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A look at four Arduino related Android apps

Arduino apps on Android devices are very hit and miss they generally seem to consist of the free and open source content on the Arduino website which can be in the form of the  reference library or they can be some of the examples.

Another problem appears to be that because its free content that makes it an excuse to show way to many ads – banner ads I can handle but the pop up (interstitial ads) are frankly some of the most annoying that I have seen. Now everyone needs to make a living and a free app obviously won’t have paid purchases but this brings on to the next issue which is the lack of content – I’ve seen some with no more than 20 basic examples, full of typo’s, no schematics, poor quality schematics with mistakes, bugs in the code, code that is not formatted and so on.

My perception is that the people putting these apps together have not a lot of idea about the arduino otherwise some of these issues would be obvious and sorted.

I’ll let you decide on the next 4 apps – there is a video of each and the link if you want to install any of them

 

Arduino Codes Free

A couple of examples for arduino – very basic, could have done with schematics and layouts. You do get a picture of what you are building.

Really needs a lot more examples, its free but does show banners

Video

Link
https://play.google.com/store/apps/details?id=com.arduino.codes&hl=en

 

Arduino Handbook 2

A basic reference for the Arduino that explains many of the basic concepts with code examples. Menu and navigation are clear but think of this as a reference guide and not a tutorial that will guide you from start to finish.

 

Video

 

Link
https://play.google.com/store/apps/details?id=com.oleksandrdovhaliuk.ard_hb&hl=en

 

Arduino LED Projects

This app contains various LED related projects for your Arduino, schematics look clear , parts list is supplied and the code is clear enough.

A bit heavy on the interstitial ads

 

Video

Link
https://play.google.com/store/apps/details?id=org.vivek.cherala.arduinoledprojects

Arduino sensors app on Android

This app has 20 sensor type examples for the Arduino, I would have liked the code to have been spaced out a bit better and also on the same page as the layout but as this is a free app you cant really complain

 

Video

Link
https://play.google.com/store/apps/details?id=com.projects.arduino.vivek.cherala.arduinosensors

Arduino 4 channel line tracker sensor example

The next module to take a look at is quite often entitled 4-CHANNEL LINE TRACKER SENSOR, thats exactly what it does the module consists of a main module and 4 little sensor/reciever modules that connect via a 3 pin cable

here is a typical module and cables

The 4-Channel Line Tracker sensor provides an easy way for line tracking. A line sensor is composed of a number cells and each cell is composed of a sender and a receiver. The particularity of this sender/receiver pair is that it sends light that shall be reflected by the line to be detected but not by the eventually opaque background surrounding this line. Any sender/receiver pair that is able to make a difference between a line and the rest of ground (of a different color) can be used in a line sensor.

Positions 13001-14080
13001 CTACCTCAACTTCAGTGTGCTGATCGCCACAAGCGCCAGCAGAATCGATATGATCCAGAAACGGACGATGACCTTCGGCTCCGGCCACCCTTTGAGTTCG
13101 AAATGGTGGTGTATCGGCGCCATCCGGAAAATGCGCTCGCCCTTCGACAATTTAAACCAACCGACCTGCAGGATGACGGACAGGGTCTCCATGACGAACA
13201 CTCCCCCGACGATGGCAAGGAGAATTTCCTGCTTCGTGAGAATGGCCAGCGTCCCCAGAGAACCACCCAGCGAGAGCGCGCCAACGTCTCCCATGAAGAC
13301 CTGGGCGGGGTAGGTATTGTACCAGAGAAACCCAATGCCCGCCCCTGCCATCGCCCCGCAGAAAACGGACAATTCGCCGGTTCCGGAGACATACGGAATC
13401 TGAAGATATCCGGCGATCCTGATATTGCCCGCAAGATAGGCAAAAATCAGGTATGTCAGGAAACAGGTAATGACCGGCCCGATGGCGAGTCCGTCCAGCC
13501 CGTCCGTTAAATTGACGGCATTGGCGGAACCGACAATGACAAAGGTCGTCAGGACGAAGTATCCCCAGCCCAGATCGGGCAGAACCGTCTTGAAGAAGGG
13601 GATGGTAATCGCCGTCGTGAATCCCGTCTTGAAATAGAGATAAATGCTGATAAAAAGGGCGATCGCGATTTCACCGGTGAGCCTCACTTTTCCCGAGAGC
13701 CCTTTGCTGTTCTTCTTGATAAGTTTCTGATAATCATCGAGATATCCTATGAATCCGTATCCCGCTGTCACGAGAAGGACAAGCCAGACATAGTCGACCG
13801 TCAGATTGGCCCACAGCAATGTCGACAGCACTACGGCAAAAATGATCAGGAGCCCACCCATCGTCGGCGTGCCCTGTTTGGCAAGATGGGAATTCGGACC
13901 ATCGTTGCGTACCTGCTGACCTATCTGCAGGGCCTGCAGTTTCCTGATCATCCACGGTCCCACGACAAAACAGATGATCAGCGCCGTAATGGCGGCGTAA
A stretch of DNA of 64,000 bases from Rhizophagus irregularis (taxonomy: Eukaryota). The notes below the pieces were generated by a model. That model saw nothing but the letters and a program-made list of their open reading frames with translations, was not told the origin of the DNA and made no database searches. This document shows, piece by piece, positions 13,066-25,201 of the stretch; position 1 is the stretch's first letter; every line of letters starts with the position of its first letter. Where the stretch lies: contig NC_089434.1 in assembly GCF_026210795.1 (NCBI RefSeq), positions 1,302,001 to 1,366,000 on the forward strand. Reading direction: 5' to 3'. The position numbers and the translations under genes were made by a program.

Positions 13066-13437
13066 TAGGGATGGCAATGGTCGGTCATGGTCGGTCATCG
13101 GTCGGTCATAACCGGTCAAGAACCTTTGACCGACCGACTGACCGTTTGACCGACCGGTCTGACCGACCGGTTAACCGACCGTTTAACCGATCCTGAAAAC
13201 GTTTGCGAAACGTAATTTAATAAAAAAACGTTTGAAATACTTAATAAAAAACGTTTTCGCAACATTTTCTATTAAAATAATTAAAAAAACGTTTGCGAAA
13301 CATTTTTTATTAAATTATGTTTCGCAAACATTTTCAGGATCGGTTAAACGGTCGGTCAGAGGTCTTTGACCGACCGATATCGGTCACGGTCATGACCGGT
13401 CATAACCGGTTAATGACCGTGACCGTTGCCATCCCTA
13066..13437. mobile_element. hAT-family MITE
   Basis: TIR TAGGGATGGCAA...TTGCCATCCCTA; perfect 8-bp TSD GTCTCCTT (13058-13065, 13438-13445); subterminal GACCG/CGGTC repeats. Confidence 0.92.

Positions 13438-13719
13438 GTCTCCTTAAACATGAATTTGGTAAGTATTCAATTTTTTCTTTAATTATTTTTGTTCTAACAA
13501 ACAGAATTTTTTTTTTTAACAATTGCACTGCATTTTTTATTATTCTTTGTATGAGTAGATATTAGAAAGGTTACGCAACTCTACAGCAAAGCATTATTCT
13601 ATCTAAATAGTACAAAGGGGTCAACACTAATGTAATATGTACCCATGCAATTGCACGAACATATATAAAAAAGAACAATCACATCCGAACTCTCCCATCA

VCC pin is connected to 5V , GND pin is connected to the GND, S1, S2, S3, and S4 pins are connected to the digital I/O pins 2 – 5 but you can use others

Features

Operating voltage: DC 3.3V-5V
Operating Current:>1A
Operating temperature: -10 C – +50 C
Mounting Hole: M3 screws
Detection distance: 1mm to 60 CM adjustable, the closer the distance,the more stable performance, and white reflection farthest.
Output Interface: 6-wire (1234: signal output, +: positive supply -: ground)
Output signal: TTL level

 

Schematic

Code

Basic stuff here

void setup()
{
 Serial.begin(9600);
}
 
void loop()
{
 Serial.print(digitalRead(2));
 Serial.print(" ");
 Serial.print(digitalRead(3));
 Serial.print(" ");
 Serial.print(digitalRead(4));
 Serial.print(" ");
 Serial.println(digitalRead(5));
 delay(1000);
}

 

Testing

The sensor module has a HIGH output when its placed over a black line, otherwise its LOW.

 

Links

You can pick one of these modules up for as little as $2.10
Newest 4-Channel Infrared IR Line Detector Patrol Tracking Sensor Module DC 3.3V-5V Durable Quality Sensors Modules lines

Arduino rubber duck example – hello world

Requirements

Arduino Leonardo, Micro Pro, Teensy 3.0 or later. Any micro that you can simulate a keyboard basically

 

Rubber Duck Script

DELAY 3000
GUI r
DELAY 500
STRING notepad
DELAY 500
ENTER
DELAY 750
STRING Hello World!!!
ENTER

To convert this to Arduino code visit https://thehacktoday.com/ducky/, paste the code above and then click compile. You then get the Arduino code in the right hand side which can be pasted into the IDE

Arduino Code

Here is the script above converted to Arduino code

/*
 * Generated with <3 by Dckuino.js, an open source project !
 */
 
#include "Keyboard.h"
 
void typeKey(uint8_t key)
{
  Keyboard.press(key);
  delay(50);
  Keyboard.release(key);
}
 
/* Init function */
void setup()
{
  // Begining the Keyboard stream
  Keyboard.begin();
 
  // Wait 500ms
  delay(500);
 
  delay(3000);
 
  Keyboard.press(KEY_LEFT_GUI);
  Keyboard.press('r');
  Keyboard.releaseAll();
 
  delay(500);
 
  Keyboard.print("notepad");
 
  delay(500);
 
  typeKey(KEY_RETURN);
 
  delay(750);
 
  Keyboard.print("Hello World!!!");
 
  typeKey(KEY_RETURN);
 
  // Ending stream
  Keyboard.end();
}
 
/* Unused endless loop */
void loop() {}

Arduino and QYF-TM1638 module example

When I was browsing various web sites to see what electronic components to buy one day I noticed some interesting little kits comprising of switches, LEDs and a couple of 4 digit seven segment displays saw I decided to purchase one, the first thing I noticed was at the heart of the module was a chip called a TM1638, never heard of it. A quick search dug up links to the datasheet (link supplied underneath in the links section) and an arduino library (in the code section). That makes life easier.